Alan Moore (whose graphic novel this movie is based on) is striking out for the third time. His other works have been transferred to big screen, but with little success. From Hell, starring Johnny Depp was a classic thriller. It was too scary for audiences, and the critics didn’t like the female lead (Heather Graham). Then there was League of Extraordinary Gentlemen – the second graphic novel I ever got. Man, was I looking forward to this – famous literary heroes banding together for a fantastic adventure. And despite exceptional source material, and some cool casting (Peta Wilson, Stuart Townsent, Richard Roxburgh), the movie fell flat. I adored the over-the-top effects and the Nautilus, but the story, the heart of the adventure was gutted. Now comes along V for Vendetta.
While at first it seems like a one paragraph concept (much was stripped from the comic books, and reduced to a dystopian story with an unlikely hero), it grows beyond that. The film is a strange hybrid between 1984, and Equilibrium, but you expect something completely unique from Wachowski brothers and Alan Moore.
The very first thing I notice is more content. With Matrix trilogy, we kept getting style over substance, and eventually, style over slightly older style. With Vendetta, there are actual conversations, and monologues that one can easily follow, and draw from. There are morals, and references that we’re familiar with. We’re back in our universe again. Unfortunately, this is a dystopian universe that reeks of today’s USA policies (even though everything takes place in Britain) – complete with fright tactics, invisible terrorists, alerts, public manipulation, media control, propaganda, and so on. You can’t create a dystopia and make it seem so painfully familiar. Besides, the conservative backlash for the movie was so powerful, and immediate, that people were basically shamed for going to see it – which played very nicely into the filmmakers, but again brought many issues into the front, much closer than a movie should be. If the Wachowki brothers intended to rattle the political cages in USA and Europe, they accomplished. But the fact that the movie is still an action, full of explosions, tirades, plots and twists – makes it difficult to swallow.
Nevertheless, it’s a good film. It’s not their fault we live in times that seem dystopian, and a film that alludes to it gets a typical dystopian reception. Perhaps the movie is before its time – it will get a cult following with an extended cut. But I would have liked to see more people in the theater. Sure, it’s not matrix, but it’s not even trying to be the next Matrix. It’s a well-filmed, albeit poorly adapted film (I’m almost never happy about adaptations – too much is left on paper). And it’s got the strangest casting choices – Hugo Weaving as V – an actor with a fantastic face who never takes the mask off, and Natalie Portman as Evey – a beautiful woman who’s tortured, shaved bald and bruised throughout the film. I wouldn’t want to see her in pain. She’s too delicate. But perhaps that’s the point – for higher contrast and the damned dramatic effect.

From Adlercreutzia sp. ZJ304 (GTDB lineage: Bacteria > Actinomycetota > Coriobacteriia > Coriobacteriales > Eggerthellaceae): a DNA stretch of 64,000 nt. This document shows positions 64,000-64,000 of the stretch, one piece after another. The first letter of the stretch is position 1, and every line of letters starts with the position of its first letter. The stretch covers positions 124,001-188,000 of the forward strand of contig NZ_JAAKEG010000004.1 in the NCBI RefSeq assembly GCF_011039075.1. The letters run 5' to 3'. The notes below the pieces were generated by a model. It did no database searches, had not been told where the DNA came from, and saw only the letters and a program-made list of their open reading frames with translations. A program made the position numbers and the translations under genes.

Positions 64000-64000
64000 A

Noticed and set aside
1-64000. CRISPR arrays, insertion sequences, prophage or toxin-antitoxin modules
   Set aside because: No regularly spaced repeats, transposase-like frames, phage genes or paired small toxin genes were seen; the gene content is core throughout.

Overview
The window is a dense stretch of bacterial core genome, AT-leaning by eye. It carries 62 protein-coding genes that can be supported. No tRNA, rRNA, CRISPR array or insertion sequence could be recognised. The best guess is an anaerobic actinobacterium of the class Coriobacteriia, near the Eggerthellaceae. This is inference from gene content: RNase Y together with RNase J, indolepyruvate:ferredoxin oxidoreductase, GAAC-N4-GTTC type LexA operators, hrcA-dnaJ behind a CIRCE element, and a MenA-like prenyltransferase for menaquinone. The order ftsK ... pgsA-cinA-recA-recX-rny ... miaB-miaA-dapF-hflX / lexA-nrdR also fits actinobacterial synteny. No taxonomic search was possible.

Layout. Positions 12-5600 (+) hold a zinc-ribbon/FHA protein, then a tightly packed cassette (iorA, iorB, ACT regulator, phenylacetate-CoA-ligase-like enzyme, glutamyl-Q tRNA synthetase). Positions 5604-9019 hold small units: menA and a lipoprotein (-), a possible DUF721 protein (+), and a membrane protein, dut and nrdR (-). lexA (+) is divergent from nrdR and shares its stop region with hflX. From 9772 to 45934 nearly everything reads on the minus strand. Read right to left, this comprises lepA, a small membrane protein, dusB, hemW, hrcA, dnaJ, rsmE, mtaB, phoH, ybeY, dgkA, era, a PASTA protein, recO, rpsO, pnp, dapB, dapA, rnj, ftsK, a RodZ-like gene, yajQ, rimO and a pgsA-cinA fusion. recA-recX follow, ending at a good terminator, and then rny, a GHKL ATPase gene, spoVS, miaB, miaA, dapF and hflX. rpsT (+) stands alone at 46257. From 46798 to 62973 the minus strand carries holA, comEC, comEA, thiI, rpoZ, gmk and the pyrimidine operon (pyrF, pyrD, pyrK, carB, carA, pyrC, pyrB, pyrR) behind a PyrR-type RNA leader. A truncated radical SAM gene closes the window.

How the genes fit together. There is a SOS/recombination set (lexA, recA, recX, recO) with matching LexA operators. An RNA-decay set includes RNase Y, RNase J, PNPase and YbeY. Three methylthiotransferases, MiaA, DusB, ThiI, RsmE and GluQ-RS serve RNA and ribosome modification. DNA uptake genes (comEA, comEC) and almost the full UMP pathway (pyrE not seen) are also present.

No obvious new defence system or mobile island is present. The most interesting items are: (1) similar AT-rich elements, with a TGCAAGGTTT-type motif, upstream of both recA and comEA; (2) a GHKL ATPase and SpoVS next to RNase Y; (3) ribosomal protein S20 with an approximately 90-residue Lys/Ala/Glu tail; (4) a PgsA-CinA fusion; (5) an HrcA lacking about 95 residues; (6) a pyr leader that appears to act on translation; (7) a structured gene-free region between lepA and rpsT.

The effects and music soundtrack are nowhere near what you would expect from Matrix creators. But once again, this is not the same type of movie. Here we have time to get used to characters, and relate to them, rather than some pixels moving around the screen in a pretty-looking pattern. V is compelling, despite being overly poetic, and constantly quoting literature. John Hurt (Big Brother) is truly frightening, and all the people Evey meets on her journey fall easily within the parameters of a dystopian universe – rebels, slaves, enforcers. I liked the movie for its taboo themes, and its over-the-top approach to questioning authority. But since we’re currently in a middle of a bloody war, and bogged down by corrupt, manipulative, controlling government (no need to name specific countries, it seems to be happening in many places), I couldn’t watch this movie and be a little bit worried.
Perhaps V for Vendetta is more than a cautionary tale. Perhaps it’s a more than a dystopia – perhaps it’s our own reality in a few short years. And, in some scenes, the allegory was too familiar. It was a fact. And when dystopian films look like fact, you gotta stop watching movies, and start making some changes. Around you, in your mindset, on your street.
V for Vendetta could have easily been a dumb action flick, without ties to reality. It could also have been a cautionary tale, an uncomfortable analysis of a political system gone really bad. Strangely, people who exemplify style over substance decided to go heavy on substance, and just dress it up in pretty colors and original montage. You walk away from the theater burdened. And that’s not a comfortable burden. Who are we fighting anyway, and how do these terrorists appear in our ranks, in our families? Finally, what is it they really want? Just to be heard?